For Sale: A 1977 Panther Six – One of Only Two Produced

I spotted this over the weekend while surfing from site to site and I came across this little number over at RideLust. So I ask, is this the most controversial 70’s ride that you may have never known about?

Friend of Hooniverse – Dustin Driver – wrote about this last week, and it seems that a UK Dealer is offering up this rare Panther Six, for £150,000, or about $220,000 at current exchange rates. The car is powered by a twin turbocharged 500 CID Cadillac V-8 lifted from the then current Eldorado. The Transaxle was also used and the entire drivetrain was placed behind the driver.

For more details on this phenomenal automobile, check out the Dealer Listing at Kidston SA, located in Geneva.
Oh look, there is also a video available for your viewing pleasure.

Image Credits – Kidston SA


  1. I prefer the black paint job and chrome grille of the original and the dashboard looks remarkably homemade. Also, the fairings for the side mirrors on the white car are unfortunate. Otherwise, the Panther is six kinds of spectacular awesomeness. It's a shame you couldn't really drive this, though – what do you do when you need new tires for those front wheels?

    1. Well, if you can afford $220k for what's essentially a toy, $700-$800 apiece for custom-built tires probably won't make you blink. If the company that made the initial batch still has the molds (and they probably do), I'm sure they could be persuaded to make a short run of them.

      1. The front tires were made by Pirelli, and they only made eight in total for an initial prototype batch. According to the founder of Panther, Pirelli's refusal to make the tires in series prevented the Panther Six from getting into real production, even though there were 15 orders on hand. I seriously doubt Pirelli has kept the prototype molds for 32 years.

        1. Tire supplier issues were what essentially killed the Tyrell P34, even before FIA limited cars to 4 wheels. Damn tire manufacturers always messin' up my 6-wheeled shit.

          1. To be fair, it wasn't just tire supplier issues that killed it, there was also the fact that the much smaller diameter tires were spinning much faster than the larger wheel/tire assemblies that they replaced, causing heat build-up issues that led to grease breakdown and bearing failure.

          2. Avon Tyres started making front tires for the P34 for historic racing in the late 90s. They also made TRX tires for a while after Michelin stopped making those. They (or Coker) could probably make tires for these.

        2. I don't doubt at all that those molds still exist. Even if they don't, there are plenty of companies out there that will manufacture tires to your specifications, if you're willing to pay them enough to make it worth their while.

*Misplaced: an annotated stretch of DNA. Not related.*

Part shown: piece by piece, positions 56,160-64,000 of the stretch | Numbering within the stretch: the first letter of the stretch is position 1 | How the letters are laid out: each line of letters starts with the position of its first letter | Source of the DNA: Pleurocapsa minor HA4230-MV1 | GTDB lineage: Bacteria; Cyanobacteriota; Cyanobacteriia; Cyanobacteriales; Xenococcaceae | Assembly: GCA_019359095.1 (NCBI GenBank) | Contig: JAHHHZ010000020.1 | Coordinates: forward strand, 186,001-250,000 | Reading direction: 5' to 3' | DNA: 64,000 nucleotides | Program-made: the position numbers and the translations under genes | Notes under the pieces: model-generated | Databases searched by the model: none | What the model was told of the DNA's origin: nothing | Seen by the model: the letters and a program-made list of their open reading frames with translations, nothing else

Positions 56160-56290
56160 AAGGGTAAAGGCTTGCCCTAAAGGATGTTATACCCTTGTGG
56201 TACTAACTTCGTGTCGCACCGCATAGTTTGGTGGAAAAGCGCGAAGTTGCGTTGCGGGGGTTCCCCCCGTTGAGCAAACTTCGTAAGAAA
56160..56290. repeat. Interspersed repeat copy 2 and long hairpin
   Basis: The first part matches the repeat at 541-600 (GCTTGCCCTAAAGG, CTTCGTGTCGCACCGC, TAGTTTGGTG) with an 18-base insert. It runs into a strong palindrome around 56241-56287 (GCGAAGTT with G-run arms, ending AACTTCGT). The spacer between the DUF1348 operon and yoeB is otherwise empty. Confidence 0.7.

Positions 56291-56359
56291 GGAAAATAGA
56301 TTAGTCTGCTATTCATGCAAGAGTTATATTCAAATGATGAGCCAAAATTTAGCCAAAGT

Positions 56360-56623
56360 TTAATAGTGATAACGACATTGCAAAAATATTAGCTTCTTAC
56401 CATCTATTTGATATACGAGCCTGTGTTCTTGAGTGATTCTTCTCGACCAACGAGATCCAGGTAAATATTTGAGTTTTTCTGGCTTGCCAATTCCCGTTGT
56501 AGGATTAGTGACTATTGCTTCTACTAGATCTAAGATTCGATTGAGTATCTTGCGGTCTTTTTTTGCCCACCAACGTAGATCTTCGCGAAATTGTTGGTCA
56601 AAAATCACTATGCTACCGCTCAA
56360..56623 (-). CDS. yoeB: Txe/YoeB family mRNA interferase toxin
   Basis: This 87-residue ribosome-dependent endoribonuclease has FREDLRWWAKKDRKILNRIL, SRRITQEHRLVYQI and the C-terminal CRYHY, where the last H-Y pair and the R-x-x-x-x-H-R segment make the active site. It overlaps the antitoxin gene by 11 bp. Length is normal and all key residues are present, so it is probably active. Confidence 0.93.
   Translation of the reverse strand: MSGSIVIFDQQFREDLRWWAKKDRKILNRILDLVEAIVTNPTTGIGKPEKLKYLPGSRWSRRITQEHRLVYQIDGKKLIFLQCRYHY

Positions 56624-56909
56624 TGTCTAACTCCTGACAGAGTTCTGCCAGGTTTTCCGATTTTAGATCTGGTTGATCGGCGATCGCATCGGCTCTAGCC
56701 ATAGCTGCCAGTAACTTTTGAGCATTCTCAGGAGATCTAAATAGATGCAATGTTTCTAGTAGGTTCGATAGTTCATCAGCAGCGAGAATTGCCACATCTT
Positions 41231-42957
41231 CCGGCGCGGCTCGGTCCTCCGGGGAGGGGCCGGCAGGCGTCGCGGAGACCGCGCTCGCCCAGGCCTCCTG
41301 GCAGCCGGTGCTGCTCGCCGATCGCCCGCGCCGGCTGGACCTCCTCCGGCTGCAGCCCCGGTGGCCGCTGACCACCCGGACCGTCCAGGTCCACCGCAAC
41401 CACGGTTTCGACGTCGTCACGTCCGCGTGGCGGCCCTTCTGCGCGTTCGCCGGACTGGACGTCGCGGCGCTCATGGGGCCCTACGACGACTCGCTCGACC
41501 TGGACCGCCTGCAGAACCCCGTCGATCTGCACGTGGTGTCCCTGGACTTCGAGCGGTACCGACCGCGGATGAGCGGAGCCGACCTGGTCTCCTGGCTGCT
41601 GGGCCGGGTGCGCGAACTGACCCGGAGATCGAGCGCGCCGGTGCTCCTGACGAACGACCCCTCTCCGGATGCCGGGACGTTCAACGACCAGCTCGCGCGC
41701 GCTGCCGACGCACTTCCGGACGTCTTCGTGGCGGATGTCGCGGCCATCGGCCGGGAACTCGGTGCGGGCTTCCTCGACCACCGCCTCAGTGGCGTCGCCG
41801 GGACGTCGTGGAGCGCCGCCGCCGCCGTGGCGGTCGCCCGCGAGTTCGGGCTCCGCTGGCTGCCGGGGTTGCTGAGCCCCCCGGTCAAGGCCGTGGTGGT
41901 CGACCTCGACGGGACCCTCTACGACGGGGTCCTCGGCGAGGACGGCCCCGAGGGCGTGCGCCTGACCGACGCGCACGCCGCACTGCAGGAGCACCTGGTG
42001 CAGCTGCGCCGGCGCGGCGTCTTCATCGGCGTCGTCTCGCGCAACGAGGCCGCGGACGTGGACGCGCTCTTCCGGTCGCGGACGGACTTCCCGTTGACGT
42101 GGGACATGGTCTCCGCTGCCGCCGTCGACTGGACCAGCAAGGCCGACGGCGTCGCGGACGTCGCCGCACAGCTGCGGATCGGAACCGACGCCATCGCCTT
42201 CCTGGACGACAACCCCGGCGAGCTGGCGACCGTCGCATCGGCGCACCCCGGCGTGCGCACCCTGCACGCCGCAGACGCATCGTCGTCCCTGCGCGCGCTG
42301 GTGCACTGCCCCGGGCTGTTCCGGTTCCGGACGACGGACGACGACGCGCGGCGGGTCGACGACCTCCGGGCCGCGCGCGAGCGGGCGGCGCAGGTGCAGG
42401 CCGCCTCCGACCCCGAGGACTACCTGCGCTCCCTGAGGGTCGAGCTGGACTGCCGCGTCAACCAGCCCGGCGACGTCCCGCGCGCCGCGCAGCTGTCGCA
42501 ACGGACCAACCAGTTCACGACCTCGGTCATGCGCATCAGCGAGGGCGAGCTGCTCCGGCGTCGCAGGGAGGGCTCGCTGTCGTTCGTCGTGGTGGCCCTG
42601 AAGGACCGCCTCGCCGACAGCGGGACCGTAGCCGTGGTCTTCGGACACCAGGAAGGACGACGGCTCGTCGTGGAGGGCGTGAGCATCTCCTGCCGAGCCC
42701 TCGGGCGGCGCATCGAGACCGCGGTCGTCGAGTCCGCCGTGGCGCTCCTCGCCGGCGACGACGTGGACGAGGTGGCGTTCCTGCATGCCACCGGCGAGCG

1. I had gotten the same impression when I read the article. Actually, I think the manufacturer's decision not to make the tires was more a result of the decision not to produce the cars than the cause of it.

  2. It's the Tyrell P34 of passenger cars! I bet a wheel alignment is a bitch though.

    1. I'm no engineer, but twin-steer vehicles tend to be ridiculously complex, and pretty much impossible to make handle well with acceptable levels of tire wear.
      That said, it makes sense that every twin-steer vehicle I can think of besides this, the P34, and the Covini c6w is a class 8 truck meant for primarily off-highway use.

  3. UD, I have a challenge for you and your taste in automotive obscurities. Many years back, probably mid-80s, a car maker in the eastern bloc contemplated building a supercar. I remember reading about it in one of the buff books, probably R&T, since I had a subscription. The most distinctive feature of this car, aside from its commie roots, was that it would be a 2-stroke.
    I have never found mention of this on teh internetz, and I don't remember any other details. I would be truly impressed to read a profile of this mythical beast here on Hooniverse.

      1. I think you're right about it being the MTX. The Tatra mill was air-cooled but not two stroke, I'll chalk that one up to faulty memory. Thanks.

  4. And that no man might drive or park, save he that had the mark, or the name of the car, or the number of his name. Here is wisdom. Let him that hath understanding count the number of the wheels: for it is the number of a man; and his number is Six wheels, 500 CID and 7 gages.

  5. What kind of drugs are necessary to build the DeVille, Lima, and Kallista at the same time as the Solo and 6?

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